BBC Radio 4, 2-13 July 2012
Keith Mabbut is at a crossroads in life. In his mid-fifties, he has seen
a once-promising journalistic career decline into mediocrity, writing histories for business who tell him what to put down
for propagandist purposes. Suddenly an offer comes from his agent Silla to write the life of Hamish Melville, activist and
fighter for numerous causes across various nations. Melville is notoriously publicity-shy, but Mabbut rediscovers his journalistic
instincts and tracks the activist to India. There Mabbut becomes involved in a series of escapades, often putting his personal
safety at risk.
As I listened to Alex Jennings' reading of the novel, in which he showed his talent
for voices - Highland and Lowland Scots, Standard MP drawl, Iranian refugee and educated Hindi - I became more and more aware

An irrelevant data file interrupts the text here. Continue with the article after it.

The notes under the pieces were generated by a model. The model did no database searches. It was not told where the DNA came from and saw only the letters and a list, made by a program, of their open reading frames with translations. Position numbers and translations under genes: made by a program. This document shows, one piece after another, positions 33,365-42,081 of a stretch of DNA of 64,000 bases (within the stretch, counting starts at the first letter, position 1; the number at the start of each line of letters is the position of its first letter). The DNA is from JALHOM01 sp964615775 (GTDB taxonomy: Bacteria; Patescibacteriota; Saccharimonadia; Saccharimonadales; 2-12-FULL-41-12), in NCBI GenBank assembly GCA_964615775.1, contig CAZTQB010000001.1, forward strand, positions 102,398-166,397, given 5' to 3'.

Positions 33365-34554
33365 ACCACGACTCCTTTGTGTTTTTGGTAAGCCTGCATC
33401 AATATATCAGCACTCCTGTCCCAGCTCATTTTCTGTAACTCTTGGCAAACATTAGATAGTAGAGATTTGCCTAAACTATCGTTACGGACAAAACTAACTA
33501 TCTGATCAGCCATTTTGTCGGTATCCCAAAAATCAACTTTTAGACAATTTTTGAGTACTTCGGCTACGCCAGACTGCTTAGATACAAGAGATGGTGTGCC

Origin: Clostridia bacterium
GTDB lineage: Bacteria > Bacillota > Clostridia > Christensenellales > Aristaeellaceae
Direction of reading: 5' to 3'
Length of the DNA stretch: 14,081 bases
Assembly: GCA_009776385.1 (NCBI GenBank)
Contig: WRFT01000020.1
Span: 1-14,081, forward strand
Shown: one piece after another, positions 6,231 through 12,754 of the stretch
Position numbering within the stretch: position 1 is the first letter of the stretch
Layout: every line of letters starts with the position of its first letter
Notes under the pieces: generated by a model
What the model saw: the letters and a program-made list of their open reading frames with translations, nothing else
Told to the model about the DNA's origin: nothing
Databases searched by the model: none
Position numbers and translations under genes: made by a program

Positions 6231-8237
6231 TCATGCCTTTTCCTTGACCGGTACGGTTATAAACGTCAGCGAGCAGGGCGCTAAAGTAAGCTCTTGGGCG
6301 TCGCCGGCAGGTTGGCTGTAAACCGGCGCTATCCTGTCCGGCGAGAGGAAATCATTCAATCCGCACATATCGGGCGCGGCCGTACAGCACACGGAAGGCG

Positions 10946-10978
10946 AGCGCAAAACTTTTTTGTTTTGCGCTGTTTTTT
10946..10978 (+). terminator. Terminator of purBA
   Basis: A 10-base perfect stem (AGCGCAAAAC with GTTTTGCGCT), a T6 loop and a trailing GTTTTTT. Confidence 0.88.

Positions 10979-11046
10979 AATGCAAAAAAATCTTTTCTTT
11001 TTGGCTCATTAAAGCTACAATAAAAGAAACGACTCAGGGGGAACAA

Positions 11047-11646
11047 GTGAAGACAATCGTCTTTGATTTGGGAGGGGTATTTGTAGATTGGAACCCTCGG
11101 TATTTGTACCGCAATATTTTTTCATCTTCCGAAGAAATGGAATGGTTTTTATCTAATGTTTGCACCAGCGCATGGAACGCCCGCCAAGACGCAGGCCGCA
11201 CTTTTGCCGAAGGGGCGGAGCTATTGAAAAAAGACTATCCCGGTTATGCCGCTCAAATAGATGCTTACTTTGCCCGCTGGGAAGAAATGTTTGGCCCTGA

that The Truth is not about a character called 'Keith Mabbut,' but rather concerns Palin himself. Ever since he made
Around the World in Eighty Days for the BBC, he appears to have had the wanderlust; the desire to visit
out-of-the-way places worldwide in the hope of discovering new and exciting experiences. This is precisely what drives Mabbut
to write Melville's life.
However there is an interesting irony here; the further Palin travels, and the more
he describes what he sees around him, the more we understand his subject position: his travel programmes tell us more about
Palin himself than the places he visits. The same also applies to The Truth; there is little attempt to analyse the
central character's state of mind, but plenty of description of what Mabbut witnesses in India - the people, the places, the
hustle and bustle. Many of these descriptions wouldn't look out of place in a Forster novel, proving beyond doubt that the
Passage to India mentality survives, even though it's six decades since India obtained independence.